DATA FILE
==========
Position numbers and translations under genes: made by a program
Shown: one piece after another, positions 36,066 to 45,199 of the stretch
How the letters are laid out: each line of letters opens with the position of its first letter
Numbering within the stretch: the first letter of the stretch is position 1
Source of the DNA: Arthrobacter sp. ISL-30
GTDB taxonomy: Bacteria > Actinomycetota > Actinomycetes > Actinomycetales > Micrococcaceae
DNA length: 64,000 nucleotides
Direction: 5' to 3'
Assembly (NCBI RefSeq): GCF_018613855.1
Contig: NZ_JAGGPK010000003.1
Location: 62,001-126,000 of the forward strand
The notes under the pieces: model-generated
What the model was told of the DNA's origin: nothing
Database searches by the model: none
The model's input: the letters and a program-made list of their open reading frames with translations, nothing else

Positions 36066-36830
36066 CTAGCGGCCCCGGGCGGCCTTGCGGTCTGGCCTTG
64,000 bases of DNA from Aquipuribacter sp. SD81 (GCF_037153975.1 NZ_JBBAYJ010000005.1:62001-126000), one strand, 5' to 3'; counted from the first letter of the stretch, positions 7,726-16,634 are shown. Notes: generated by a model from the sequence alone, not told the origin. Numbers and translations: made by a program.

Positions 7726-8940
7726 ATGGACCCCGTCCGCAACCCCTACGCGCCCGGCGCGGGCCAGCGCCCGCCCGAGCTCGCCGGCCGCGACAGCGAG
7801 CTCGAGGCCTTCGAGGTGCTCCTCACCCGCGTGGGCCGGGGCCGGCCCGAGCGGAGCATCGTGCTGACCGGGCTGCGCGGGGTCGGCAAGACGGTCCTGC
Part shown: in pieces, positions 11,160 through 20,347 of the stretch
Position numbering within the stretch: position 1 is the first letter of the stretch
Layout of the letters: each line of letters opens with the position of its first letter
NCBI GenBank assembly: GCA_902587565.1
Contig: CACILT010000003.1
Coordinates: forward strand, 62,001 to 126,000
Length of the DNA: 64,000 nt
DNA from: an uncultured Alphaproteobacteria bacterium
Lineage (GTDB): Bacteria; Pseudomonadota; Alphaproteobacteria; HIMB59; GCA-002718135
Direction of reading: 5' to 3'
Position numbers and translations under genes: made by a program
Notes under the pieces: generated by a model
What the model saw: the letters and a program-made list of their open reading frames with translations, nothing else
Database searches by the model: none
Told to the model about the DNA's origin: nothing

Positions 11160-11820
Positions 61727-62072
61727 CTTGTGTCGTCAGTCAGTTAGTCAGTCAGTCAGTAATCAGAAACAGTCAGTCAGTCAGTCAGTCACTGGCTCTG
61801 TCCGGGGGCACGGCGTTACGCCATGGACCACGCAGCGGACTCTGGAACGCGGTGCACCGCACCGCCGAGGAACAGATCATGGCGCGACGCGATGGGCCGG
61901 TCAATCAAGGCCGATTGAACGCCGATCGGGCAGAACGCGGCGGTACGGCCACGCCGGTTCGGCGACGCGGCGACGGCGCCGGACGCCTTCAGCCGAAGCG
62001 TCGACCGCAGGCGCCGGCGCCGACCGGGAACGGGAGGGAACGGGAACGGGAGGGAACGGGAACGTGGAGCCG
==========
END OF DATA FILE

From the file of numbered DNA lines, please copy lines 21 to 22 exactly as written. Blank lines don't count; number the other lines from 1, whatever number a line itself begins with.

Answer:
7801 CTCGAGGCCTTCGAGGTGCTCCTCACCCGCGTGGGCCGGGGCCGGCCCGAGCGGAGCATCGTGCTGACCGGGCTGCGCGGGGTCGGCAAGACGGTCCTGC
Part shown: in pieces, positions 11,160 through 20,347 of the stretch